|Artwork by Mary Lee click to enlarge|
I have been thinking about how Google is really too good to be true for lazy parents like me. Three times this week my kids have asked me some questions:
1. When did Disneyworld get started?
2. How many people live in the United States?
3. Do black bears attack people as much as grizzly bears?
I had sort of a rough idea of the answer to these questions, but like most, parents I don’t know for sure (and I know I can’t fake it). Sometimes I don’t even have the slightest idea (and they know it).
So instead of saying, “I’ll have to get back to you on that,” or “Go ask your father,” I took the slacker Mom way out. I just said, “I don’t know. Google it.”
And they jumped on the computer and Googled all the questions and found their answers and a whole lot more than I could have told them. Simple. Easy. Too easy.
Sometimes when I’m feeling even more "slackerish" I tell them to read Wikipedia when they want a bunch of information on a certain topic. I figure if I do it, so should they. This is the Age of Finding Out Things Fast. Wikipedia is oh so fast and informative and fills my mind with meaningless trivia that I promptly forget. It’s sadly more entertaining that going to the library even. Never thought I'd say that.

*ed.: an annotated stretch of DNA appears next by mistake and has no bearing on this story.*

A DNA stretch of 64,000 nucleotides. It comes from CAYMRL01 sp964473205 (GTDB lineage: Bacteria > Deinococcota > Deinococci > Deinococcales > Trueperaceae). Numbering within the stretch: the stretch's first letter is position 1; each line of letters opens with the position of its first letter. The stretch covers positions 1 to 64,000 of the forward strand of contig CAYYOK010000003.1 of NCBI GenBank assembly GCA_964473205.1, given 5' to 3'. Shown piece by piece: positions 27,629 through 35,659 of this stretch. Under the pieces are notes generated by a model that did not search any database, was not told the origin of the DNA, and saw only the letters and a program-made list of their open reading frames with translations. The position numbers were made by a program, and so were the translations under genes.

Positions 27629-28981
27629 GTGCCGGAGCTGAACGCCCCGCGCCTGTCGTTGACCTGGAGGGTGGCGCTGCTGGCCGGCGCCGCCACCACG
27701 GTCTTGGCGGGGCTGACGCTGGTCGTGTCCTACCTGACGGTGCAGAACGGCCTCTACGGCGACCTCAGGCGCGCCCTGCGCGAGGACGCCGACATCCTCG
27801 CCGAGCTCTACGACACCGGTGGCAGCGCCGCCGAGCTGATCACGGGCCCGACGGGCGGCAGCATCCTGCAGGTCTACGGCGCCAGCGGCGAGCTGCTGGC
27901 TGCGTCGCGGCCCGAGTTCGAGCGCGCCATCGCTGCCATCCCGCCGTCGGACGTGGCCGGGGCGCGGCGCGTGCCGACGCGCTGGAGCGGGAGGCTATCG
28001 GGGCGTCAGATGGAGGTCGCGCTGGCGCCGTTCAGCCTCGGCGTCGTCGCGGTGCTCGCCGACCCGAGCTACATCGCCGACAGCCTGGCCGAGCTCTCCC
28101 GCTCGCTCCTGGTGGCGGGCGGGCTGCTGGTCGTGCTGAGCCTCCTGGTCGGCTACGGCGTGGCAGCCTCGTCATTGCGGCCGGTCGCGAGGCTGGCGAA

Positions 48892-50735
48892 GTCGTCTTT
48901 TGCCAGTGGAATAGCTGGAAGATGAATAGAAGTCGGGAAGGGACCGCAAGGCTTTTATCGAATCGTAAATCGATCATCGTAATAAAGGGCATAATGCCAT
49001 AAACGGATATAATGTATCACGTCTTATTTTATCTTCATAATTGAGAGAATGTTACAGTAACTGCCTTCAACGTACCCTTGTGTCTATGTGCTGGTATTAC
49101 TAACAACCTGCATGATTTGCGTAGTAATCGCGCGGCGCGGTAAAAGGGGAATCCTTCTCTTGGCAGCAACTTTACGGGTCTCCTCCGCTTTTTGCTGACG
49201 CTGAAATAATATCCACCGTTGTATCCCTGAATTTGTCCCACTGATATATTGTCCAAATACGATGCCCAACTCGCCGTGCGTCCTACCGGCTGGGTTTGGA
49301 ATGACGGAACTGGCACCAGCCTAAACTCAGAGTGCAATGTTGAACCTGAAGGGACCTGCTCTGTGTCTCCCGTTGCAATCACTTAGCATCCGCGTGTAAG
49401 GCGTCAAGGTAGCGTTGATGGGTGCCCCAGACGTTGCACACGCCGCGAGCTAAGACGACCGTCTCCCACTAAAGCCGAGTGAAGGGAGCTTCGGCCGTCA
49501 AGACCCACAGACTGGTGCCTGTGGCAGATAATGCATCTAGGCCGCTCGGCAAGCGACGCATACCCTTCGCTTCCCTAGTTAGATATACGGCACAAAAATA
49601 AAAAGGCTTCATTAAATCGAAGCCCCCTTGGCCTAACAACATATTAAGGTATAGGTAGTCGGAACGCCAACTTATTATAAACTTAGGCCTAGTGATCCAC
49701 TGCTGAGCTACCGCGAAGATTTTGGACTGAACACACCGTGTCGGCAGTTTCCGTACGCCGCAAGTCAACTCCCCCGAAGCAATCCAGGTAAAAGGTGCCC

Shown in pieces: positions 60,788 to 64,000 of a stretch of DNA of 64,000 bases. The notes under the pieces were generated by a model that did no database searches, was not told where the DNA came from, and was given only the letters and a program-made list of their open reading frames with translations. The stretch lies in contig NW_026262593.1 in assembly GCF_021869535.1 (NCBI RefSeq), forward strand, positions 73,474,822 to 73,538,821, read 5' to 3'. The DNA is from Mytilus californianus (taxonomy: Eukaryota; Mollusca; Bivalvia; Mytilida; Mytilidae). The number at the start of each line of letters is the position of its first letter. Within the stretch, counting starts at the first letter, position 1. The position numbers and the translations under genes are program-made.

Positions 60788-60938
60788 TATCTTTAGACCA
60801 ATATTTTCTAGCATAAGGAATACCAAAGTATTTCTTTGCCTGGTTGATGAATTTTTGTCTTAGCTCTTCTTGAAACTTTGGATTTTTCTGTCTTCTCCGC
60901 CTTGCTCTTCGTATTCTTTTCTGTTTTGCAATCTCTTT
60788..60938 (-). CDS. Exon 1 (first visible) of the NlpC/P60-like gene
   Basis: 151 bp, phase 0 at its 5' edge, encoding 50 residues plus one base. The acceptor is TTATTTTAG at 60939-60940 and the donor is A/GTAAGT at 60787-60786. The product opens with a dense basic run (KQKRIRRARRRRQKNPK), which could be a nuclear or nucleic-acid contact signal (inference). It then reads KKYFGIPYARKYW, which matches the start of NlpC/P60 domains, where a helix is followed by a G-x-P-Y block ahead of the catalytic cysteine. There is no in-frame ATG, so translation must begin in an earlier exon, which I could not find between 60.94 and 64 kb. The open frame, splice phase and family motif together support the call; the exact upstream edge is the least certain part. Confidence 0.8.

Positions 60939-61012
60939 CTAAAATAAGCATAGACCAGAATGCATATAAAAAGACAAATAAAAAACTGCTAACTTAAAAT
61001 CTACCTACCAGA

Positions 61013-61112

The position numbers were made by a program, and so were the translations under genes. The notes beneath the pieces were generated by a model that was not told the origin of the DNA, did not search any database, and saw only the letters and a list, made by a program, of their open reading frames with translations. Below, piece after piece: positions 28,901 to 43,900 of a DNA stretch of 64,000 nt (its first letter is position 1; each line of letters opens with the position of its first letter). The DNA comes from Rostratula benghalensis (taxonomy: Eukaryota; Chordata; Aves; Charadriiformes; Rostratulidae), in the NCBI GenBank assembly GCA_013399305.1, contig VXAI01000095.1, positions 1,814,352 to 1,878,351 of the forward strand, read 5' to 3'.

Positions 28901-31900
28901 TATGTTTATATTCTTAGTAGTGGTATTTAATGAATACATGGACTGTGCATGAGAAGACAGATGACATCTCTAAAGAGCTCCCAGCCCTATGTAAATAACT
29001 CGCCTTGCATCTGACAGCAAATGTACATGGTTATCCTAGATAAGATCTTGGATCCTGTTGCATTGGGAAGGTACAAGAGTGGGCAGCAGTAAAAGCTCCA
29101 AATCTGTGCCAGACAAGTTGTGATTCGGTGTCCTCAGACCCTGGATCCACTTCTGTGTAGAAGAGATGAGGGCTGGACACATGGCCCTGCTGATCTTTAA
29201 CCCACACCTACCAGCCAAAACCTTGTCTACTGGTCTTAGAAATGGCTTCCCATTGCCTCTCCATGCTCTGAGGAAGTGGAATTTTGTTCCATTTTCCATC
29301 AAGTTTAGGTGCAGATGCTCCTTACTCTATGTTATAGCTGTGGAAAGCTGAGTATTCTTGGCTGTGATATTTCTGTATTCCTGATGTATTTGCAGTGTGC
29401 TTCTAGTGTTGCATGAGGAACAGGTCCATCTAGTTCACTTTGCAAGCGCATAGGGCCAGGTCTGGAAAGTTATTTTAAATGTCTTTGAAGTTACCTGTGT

I should feel OK about this practice, but I just can’t shake the knawing feeling that this is a big Mom copout on my part, and not exactly how I should be interacting with my children—at least not very much.
Yes, Googling things is quick, convenient and makes it so I can continue reading my novel on the couch or flipping through aromatherapy catalogs, but. . . . . it also limits the valuable connections and discussions I could potentially have with my children.
My Dad used to answer my questions by pretending he knew everything about the topic at hand and then somehow morphing the conversation into his own loosely formed connections. It was entertaining but not necessarily informative. I appreciate him now, even though I suffered through his long-windedness back then. I might give anything just to have one more of those conversations.
To the brown bear/grizzly bear question my children asked this week, I could have responded: “Well, I think it might be grizzly bears because they are bigger and stronger and seem to be more aggressive. We have a book about different kinds of bears. Remember what we saw in that pamphlet we got in Yellowstone Park last week? It talked all about this. I will see if I can find it.” Then I would have to get up off the couch.
That would have been the "non-slackerish" way to answer the question. It would have required eye contact in which I could have ascertained the general physical condition of the child, like if he or he needed to take a shower or change his clothes or brush his teeth.
If I am sitting on the couch absorbed in an Eddie Bauer summer sale catalog, however, I have no way of knowing these things and other important things like why they need this information. Is there a report due tomorrow or have they made a bet with a friend? Or are they so fascinated by this information that it may open up a lifetime of inquisitiveness and study that could lead to a career as a park ranger or wildlife biologist?
These are good things that parents should know, and can find out fairly easily if they pay attention and get up off the couch--especially slacker Moms like me!